Writings of the general word's body

Saturday, February 26, 2011

Binyavanga Wainaina in Granta

It's been argued in some quarters that Binyavanga Wainaina is the best thing that ever happened to the Caine Prize. It would seem Granta's views aren't that far off, as the journal now tells everyone who cares to listen that the Kenyan writer's essay, 'How to Write About Africa' is the most popular ever on its website. It will be recalled that the essay went viral after it was published years back, for its lampooning of European Africanists. Is there anyone left that hasn't read it?

Originally print-only, Wainaina's latest essay for Granta has now been made available on the magazine's website, so many more than freely enjoy it. Low viral potential, but a wonderfully observed piece all the same. ''One Day I Will Write About This Place' is from the writer's forthcoming memoirs of the same title.

An excerpt

A well-known dombolo song starts, and a ripple of excitement overtakes the crowd. This communal goosebump wakes a rhythm in us, and we all get up to dance. A guy with a cast on one leg is using his crutch as a dancing aid, bouncing around like a string puppet. The cars all have their interior lights on; inside, couples do what they do. The windows seem like eyes, glowing with excitement as they watch us onstage.

Everybody is doing the dombolo, a Congolese dance where your hips (and only your hips) are supposed to move like a ball bearing made of mercury. To do it right, you wiggle your pelvis from side to side while your upper body remains as casual as if you were lunching with Nelson Mandela.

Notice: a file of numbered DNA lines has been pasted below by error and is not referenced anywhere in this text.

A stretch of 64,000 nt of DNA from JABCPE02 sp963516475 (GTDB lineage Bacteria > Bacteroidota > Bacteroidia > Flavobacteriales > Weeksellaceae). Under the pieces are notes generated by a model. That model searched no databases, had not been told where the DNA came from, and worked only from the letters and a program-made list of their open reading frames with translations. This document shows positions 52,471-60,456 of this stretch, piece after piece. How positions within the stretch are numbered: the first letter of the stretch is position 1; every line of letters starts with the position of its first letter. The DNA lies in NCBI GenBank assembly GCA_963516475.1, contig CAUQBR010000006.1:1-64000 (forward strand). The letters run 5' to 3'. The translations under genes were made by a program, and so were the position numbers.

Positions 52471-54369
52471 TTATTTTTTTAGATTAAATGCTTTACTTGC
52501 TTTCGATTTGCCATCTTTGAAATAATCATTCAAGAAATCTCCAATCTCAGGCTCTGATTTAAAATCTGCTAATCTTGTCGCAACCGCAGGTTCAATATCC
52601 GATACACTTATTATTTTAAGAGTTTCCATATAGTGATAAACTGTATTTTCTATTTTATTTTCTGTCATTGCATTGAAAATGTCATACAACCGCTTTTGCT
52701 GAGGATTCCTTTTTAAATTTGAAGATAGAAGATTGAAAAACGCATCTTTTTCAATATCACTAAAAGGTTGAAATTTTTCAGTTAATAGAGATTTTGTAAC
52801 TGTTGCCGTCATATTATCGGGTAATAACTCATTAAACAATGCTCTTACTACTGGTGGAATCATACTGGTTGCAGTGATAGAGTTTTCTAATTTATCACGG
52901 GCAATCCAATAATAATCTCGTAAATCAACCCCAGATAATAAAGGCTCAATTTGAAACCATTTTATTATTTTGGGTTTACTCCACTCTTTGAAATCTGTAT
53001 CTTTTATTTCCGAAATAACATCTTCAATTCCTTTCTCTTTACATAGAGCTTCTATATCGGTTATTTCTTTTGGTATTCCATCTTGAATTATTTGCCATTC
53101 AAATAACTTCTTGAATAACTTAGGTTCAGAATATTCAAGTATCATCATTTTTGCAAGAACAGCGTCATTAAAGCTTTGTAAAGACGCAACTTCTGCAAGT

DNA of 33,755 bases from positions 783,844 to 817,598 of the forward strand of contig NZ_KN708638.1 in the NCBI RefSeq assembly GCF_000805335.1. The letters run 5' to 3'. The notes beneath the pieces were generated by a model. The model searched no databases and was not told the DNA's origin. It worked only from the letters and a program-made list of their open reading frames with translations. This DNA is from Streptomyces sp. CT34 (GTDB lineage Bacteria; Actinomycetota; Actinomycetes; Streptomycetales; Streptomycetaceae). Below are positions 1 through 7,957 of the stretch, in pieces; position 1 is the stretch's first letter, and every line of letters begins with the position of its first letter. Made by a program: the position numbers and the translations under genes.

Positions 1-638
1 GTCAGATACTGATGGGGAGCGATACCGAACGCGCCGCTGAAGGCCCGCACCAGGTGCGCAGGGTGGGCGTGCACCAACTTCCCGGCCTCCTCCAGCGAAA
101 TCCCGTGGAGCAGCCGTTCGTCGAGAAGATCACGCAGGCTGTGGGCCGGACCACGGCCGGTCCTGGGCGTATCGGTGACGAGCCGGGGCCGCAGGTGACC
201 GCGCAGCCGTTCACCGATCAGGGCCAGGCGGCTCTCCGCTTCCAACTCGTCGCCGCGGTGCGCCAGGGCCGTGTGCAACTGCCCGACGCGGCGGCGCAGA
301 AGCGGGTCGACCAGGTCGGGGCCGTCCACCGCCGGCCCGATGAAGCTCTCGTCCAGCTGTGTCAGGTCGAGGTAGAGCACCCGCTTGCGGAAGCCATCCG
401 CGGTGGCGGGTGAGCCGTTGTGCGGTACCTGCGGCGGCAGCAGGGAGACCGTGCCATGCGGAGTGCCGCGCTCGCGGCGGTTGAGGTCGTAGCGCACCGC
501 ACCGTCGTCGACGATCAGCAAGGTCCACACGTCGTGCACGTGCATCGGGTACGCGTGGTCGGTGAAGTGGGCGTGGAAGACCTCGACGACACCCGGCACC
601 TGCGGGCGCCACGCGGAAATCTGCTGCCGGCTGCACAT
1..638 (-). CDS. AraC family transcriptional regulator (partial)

I have struggled to get this dance right for years. I just can’t get my hips to roll in circles like they should. Until tonight. The booze is helping, I think. I have decided to imagine that I have an itch deep in my bum, and I have to scratch it without using my hands, or rubbing against anything.

My body finds a rhythmic map quickly and I build my movements to fluency, before letting my limbs improvise. Everybody is doing this, a solo thing – yet we are bound, like one creature, in one rhythm.

Any dombolo song has this section where, having reached a small peak of hip-wiggling frenzy, the music stops and one is supposed to pull one’s hips to the side and pause, in anticipation of an explosion of music faster and more frenzied than before. When this happens, you are supposed to stretch out your arms and do some complicated kung-fu manoeuvres. Or keep the hips rolling, and slowly make your way down to your haunches, then work yourself back up. If you watch a well-endowed woman doing this, you will understand why skinny women are not popular among many in East Africa.

Related: How to Write About Africa

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